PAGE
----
Been exploring ekzhu/datasketch as a mechanism to accelerate fuzzy matching input strings. Internally the Minhash algorithm defaults to using `sha1` for it’s hashing function . I find this confusing since from my understanding since SHA1s should produce output randomly different for even a single character being off.

The hash function is intended to reduce an arbitrary set of bytes into a 32-bit integer. It does so by utilizing the Python standard libraries hashlib sha1 to generate a binary string. Interestingly the GIL is held for shorter hashes and released once exceeding 2047 for the 3.10. The rightmost 4 bytes are interpreted as a little indian 32-bit integer.

Minhash.update/1 takes two values pre-generated labeled `a` and `b` from the `permutations` field. These are generated at Minhash._init_permutations if not specified when creating the object. `permutations` field contains a `numpy` array of the number of permutations. Each element is a tuple two unsigned 64-bit integers. The first between 1 and 2^61 exclusive while the second is 0 to 2^61 exclusive randomly generated. `numpy.ndarray.T` transposes dimensions of the array which I must be missing something as a single dimension array should not be transposed. Maybe the tuples do something I don’t expect?

``````>>> import numpy
>>> numpy.array([(1.,2.),(3.,4.)], dtype=numpy.uint64)
array([[1, 2],
[3, 4]], dtype=uint64)
>>> numpy.array([(1.,2.),(3.,4.)], dtype=numpy.uint64).T
array([[1, 3],
[2, 4]], dtype=uint64)
>>> numpy.array([(1.,2.),(3.,4.),(5.,6.)], dtype=numpy.uint64).T
array([[1, 3, 5],
[2, 4, 6]], dtype=uint64)
``````

Well that makes more sense with transposing rows and columns. The comma dereference operator in this case extracts each array separately. The algorithm makes a bit more sense now!

I am assuming each operation is applied to each element in the array when given a scalar as an operand. We then clamp our numbers back down to 32 bits. This serves as the mutated hash values to lookup with and the minimum of the previous and current are used. For the initial value the entire hash value is set `_max_hash` or all bits 0..31 set.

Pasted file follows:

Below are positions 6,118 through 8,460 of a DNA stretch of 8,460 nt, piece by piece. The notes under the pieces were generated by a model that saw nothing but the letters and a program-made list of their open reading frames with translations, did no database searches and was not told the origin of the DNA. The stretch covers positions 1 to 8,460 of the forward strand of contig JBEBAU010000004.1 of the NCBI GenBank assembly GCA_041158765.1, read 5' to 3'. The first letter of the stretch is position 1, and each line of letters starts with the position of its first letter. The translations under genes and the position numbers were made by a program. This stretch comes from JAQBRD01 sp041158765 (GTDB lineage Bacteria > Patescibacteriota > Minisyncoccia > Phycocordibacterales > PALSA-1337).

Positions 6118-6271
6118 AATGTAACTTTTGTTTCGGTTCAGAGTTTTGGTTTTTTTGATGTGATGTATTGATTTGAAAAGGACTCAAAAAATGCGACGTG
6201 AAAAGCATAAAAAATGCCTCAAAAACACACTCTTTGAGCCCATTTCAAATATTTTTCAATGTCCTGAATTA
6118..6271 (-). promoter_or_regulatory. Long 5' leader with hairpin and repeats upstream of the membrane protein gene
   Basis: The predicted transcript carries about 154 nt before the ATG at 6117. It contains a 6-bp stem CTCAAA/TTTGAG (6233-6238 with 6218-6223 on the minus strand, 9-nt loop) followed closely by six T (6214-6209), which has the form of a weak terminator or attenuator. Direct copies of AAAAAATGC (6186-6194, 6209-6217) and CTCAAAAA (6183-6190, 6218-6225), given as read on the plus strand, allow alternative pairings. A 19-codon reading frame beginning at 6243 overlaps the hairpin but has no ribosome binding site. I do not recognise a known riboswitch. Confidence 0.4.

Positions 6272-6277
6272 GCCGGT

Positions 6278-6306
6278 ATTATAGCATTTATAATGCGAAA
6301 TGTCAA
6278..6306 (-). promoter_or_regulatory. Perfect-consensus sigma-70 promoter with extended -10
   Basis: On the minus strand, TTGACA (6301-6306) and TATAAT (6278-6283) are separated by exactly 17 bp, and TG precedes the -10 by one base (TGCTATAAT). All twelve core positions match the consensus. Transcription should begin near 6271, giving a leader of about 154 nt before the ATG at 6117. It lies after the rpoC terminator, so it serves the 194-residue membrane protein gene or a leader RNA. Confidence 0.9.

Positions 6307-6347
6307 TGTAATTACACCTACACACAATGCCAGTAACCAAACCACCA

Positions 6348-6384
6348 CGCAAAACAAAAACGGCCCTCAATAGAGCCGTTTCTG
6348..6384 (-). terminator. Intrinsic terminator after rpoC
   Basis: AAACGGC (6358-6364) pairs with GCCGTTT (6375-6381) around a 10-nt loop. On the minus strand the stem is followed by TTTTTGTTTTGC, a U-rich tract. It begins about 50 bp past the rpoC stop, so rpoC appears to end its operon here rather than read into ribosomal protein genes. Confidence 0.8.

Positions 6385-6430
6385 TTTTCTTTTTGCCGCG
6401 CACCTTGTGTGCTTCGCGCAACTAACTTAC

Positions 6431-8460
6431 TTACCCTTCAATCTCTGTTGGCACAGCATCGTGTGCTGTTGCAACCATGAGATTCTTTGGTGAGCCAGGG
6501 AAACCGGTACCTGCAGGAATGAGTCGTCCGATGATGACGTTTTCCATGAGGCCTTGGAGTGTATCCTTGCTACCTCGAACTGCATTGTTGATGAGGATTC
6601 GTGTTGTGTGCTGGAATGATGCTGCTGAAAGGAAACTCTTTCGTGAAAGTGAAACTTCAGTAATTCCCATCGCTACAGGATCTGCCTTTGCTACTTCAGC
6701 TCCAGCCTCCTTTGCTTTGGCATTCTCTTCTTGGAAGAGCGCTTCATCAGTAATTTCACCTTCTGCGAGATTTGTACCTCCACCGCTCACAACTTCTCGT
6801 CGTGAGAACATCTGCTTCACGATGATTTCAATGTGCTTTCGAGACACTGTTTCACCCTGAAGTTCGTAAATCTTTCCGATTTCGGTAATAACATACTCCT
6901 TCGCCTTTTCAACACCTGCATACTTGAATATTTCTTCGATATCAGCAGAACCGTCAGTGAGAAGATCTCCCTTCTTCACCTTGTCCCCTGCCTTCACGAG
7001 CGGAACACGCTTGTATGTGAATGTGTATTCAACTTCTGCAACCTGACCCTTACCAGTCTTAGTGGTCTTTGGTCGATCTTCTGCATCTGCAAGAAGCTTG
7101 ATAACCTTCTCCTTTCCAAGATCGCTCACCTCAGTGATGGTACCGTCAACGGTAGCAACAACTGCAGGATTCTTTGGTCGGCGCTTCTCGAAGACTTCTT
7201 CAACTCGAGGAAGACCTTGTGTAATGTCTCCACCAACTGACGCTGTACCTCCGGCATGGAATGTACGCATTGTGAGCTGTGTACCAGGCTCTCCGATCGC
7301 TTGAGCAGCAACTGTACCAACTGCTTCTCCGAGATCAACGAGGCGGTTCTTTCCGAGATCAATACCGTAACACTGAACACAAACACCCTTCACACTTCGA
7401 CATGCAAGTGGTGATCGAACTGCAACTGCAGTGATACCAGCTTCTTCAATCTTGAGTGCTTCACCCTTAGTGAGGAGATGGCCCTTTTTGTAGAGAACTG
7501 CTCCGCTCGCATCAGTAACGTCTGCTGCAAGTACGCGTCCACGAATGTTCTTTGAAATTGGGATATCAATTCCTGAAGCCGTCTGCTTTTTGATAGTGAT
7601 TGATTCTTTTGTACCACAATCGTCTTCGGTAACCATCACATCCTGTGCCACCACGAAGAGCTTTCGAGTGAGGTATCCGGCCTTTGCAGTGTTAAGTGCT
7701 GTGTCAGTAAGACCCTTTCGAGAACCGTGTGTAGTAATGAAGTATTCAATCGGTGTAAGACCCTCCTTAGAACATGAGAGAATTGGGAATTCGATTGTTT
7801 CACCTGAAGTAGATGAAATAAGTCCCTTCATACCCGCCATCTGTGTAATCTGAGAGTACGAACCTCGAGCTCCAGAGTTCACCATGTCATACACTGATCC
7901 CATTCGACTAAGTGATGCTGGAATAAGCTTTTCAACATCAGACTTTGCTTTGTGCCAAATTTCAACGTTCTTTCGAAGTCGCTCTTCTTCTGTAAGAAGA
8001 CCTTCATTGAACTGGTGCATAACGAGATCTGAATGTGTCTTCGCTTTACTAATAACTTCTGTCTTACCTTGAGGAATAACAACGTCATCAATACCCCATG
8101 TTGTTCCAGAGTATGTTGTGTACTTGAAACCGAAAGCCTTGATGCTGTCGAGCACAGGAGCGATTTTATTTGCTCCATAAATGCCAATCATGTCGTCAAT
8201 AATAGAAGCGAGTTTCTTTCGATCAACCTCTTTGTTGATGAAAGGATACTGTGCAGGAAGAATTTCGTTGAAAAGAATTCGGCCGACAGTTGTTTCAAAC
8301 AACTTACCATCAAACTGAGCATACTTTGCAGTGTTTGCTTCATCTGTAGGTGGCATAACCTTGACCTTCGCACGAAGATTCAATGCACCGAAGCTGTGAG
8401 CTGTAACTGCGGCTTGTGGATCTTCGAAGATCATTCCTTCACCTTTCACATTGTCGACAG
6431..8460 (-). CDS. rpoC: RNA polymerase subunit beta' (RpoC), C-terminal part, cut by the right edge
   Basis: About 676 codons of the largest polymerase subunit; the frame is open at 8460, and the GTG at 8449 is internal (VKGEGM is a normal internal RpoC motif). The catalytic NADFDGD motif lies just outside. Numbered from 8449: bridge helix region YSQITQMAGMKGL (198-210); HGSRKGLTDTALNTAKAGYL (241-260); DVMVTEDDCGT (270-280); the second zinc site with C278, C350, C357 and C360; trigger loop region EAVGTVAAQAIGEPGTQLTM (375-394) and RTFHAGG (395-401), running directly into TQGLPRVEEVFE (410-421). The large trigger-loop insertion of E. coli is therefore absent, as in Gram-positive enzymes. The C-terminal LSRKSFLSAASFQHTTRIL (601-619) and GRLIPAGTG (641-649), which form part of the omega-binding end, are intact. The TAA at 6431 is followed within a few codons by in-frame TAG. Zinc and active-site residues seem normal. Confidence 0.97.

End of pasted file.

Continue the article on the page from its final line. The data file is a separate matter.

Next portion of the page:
I still feel like I am missing something as even going through `permutations` seems to suggest neighbors for `SHA1`?

#### Taking a look from the query side

I’ve been using `MinhashLSH.query/1` to search for similar matches. Taking a closer look there seem to be just a few key parts:

1. Traversal of all buckets and ranges. Upon creation each bucket is assigned a continuous range small enough to satisfy the false positive and negative tolerances using elements of the permutations. If not specified this will be brute forced from `_optimal_param` to get figure out the correct size for the buckets.
2. Querying the table to detect if a subset of the hash is there. For each entry within the bucket the algorithm will accumulate matching keys.
##### Testing again

Trying again with much simpler fuzzy matching, let us see what we get!

``````from datasketch import MinHash, MinHashLSH

permutations = 128

def build_hash(input):
output = MinHash(num_perm=permutations)
output.update(input.encode("utf-8"))
return output

def main():
index = MinHashLSH(num_perm=permutations, hashfunc=h, threshold=0.25)
index.insert('test1', build_hash("food"))
index.insert('test2', build_hash("foods"))
index.insert('test3', build_hash("fool"))
index.insert('test4', build_hash("fool"))
index.insert('test5', build_hash("fool"))
index.insert('test6', build_hash("fool"))
index.insert('test7', build_hash("fool"))
result = index.query(build_hash("foo"))
result.sort()
print(result)

main()

``````

Hmm…..this shows the distance as being fairly far apart in retrospect. These do not easily match. I might have to revisit my utilization of this algorithm for fuzzy matching.